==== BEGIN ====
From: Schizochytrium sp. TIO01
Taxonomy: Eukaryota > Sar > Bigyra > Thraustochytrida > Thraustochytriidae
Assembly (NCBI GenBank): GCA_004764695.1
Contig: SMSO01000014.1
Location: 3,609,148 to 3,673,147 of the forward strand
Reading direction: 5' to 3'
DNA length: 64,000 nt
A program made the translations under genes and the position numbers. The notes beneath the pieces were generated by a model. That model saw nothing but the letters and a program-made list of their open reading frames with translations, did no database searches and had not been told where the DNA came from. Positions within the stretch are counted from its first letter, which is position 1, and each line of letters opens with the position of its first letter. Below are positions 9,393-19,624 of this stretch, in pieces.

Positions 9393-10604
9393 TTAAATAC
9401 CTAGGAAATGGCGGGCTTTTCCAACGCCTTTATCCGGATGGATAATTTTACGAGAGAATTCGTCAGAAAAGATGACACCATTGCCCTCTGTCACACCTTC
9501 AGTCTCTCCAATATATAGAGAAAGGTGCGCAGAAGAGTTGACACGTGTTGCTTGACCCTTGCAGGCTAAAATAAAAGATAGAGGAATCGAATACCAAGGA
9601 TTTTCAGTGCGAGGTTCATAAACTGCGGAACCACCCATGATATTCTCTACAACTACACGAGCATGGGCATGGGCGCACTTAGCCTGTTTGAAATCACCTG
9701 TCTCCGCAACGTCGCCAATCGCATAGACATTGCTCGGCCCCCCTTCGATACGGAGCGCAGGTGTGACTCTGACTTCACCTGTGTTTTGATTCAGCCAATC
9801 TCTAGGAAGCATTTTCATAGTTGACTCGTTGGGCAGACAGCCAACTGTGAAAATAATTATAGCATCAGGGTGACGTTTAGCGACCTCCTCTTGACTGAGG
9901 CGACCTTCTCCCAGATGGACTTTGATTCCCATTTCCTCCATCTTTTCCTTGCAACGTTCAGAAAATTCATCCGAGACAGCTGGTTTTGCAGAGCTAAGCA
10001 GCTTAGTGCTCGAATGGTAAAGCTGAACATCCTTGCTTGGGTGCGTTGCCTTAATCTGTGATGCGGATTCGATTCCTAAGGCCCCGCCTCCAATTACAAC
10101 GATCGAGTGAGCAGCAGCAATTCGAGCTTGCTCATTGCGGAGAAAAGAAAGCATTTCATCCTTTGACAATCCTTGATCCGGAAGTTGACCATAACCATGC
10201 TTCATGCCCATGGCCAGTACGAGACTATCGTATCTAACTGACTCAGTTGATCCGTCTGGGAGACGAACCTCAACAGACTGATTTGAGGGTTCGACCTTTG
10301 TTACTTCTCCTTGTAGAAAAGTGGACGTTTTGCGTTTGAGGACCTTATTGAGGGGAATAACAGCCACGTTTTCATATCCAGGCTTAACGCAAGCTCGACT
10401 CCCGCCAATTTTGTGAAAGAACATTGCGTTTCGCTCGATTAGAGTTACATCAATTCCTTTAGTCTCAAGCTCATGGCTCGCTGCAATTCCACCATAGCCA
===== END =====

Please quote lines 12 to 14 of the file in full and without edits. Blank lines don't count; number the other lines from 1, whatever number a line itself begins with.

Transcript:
9501 AGTCTCTCCAATATATAGAGAAAGGTGCGCAGAAGAGTTGACACGTGTTGCTTGACCCTTGCAGGCTAAAATAAAAGATAGAGGAATCGAATACCAAGGA
9601 TTTTCAGTGCGAGGTTCATAAACTGCGGAACCACCCATGATATTCTCTACAACTACACGAGCATGGGCATGGGCGCACTTAGCCTGTTTGAAATCACCTG
9701 TCTCCGCAACGTCGCCAATCGCATAGACATTGCTCGGCCCCCCTTCGATACGGAGCGCAGGTGTGACTCTGACTTCACCTGTGTTTTGATTCAGCCAATC